Robot delivery to help save Great Barrier Reef
LarvalBot disperses microscopic baby corals to help repopulate devastated areas of reef
The LarvalBot undersea robot was developed to inject a new lease of life into the Great Barrier Reef off the coast of Australia.
An undersea robot developed by researchers from Southern Cross University and Queensland University of Technology (QUT) in Australia will inject a new lease of life into the Great Barrier Reef. LarvalBot has delivered and dispersed microscopic baby corals (coral larvae) to devastated areas of the reef in order to aid repopulation.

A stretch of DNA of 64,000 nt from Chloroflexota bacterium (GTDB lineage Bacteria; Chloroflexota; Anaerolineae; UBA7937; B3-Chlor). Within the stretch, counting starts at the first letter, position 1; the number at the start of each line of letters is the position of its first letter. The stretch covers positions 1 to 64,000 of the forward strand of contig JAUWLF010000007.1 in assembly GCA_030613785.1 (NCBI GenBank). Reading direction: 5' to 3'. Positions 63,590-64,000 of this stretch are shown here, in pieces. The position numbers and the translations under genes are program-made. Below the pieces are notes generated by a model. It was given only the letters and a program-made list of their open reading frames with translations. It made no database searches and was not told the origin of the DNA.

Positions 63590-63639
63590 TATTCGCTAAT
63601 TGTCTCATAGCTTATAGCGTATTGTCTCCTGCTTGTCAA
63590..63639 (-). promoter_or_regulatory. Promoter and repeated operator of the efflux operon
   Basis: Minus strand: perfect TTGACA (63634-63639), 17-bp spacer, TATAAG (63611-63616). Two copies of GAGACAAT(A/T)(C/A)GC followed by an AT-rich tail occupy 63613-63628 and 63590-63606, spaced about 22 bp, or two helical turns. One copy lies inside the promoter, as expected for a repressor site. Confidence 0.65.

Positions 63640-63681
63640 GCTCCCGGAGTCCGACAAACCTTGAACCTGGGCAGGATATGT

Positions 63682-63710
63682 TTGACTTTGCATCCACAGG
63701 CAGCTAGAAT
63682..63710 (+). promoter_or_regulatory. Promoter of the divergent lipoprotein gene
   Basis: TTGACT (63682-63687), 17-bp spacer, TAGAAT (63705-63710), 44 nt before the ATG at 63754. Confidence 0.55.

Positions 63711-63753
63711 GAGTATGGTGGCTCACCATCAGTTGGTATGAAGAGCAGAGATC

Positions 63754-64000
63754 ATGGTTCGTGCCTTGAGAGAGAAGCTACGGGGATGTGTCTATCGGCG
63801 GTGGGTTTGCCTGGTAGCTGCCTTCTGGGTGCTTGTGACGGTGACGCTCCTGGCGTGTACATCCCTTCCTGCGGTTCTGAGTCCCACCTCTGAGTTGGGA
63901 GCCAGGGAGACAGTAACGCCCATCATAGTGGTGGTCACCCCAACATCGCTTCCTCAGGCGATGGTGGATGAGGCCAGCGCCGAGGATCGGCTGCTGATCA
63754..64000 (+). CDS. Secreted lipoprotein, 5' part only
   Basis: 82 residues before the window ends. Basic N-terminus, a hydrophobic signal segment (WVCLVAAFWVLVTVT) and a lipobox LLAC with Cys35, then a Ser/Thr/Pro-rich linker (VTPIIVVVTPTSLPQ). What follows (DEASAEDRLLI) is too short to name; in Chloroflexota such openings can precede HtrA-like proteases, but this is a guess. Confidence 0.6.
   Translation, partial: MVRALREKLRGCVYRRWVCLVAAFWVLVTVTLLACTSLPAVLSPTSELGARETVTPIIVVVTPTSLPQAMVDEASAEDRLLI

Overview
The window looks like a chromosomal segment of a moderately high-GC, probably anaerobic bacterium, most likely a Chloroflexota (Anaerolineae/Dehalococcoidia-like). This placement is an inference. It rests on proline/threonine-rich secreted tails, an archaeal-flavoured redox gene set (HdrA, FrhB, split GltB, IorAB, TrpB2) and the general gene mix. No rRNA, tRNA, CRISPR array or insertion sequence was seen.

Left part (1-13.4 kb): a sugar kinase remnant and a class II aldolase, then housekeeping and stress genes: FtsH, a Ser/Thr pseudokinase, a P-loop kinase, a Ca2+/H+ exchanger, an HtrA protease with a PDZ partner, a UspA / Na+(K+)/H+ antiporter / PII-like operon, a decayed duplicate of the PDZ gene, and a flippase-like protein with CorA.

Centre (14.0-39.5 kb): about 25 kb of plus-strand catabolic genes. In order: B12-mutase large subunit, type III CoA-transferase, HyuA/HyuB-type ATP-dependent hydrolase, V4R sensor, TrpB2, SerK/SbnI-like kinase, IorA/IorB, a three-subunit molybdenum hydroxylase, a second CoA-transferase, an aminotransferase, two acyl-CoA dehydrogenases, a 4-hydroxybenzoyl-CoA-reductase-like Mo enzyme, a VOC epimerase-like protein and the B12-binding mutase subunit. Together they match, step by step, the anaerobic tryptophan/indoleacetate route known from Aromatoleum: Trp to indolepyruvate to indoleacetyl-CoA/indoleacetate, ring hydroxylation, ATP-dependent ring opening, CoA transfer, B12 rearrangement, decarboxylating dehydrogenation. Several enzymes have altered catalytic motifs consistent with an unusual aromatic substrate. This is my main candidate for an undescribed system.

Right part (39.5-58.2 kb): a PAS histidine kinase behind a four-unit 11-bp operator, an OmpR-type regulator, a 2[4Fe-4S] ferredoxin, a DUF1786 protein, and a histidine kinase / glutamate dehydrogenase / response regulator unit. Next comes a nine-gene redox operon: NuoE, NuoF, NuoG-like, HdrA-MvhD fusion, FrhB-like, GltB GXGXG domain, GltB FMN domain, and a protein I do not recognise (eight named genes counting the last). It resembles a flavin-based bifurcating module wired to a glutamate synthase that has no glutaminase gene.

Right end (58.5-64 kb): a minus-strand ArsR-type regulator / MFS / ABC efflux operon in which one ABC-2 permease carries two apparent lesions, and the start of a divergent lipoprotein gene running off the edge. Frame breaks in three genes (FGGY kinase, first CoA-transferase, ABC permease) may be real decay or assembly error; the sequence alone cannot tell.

“Using an iPad to programme the mission, a signal is sent to deliver the larvae and it is gently pushed out by LarvalBot. It’s like spreading fertiliser on your lawn,” said QUT professor Matthew Dunbabin.
“The robot is very smart, and as it glides along we target where the larvae need to be distributed so new colonies can form and new coral communities can develop.”
Following on from this trial, the researchers plan to go big and build huge spawn-catchers and solar-powered floating larval incubation pools that will house hundreds of millions of heat-tolerant coral larvae. These larvae will travel with LarvalBot to the damaged reefs where they will settle and repopulate.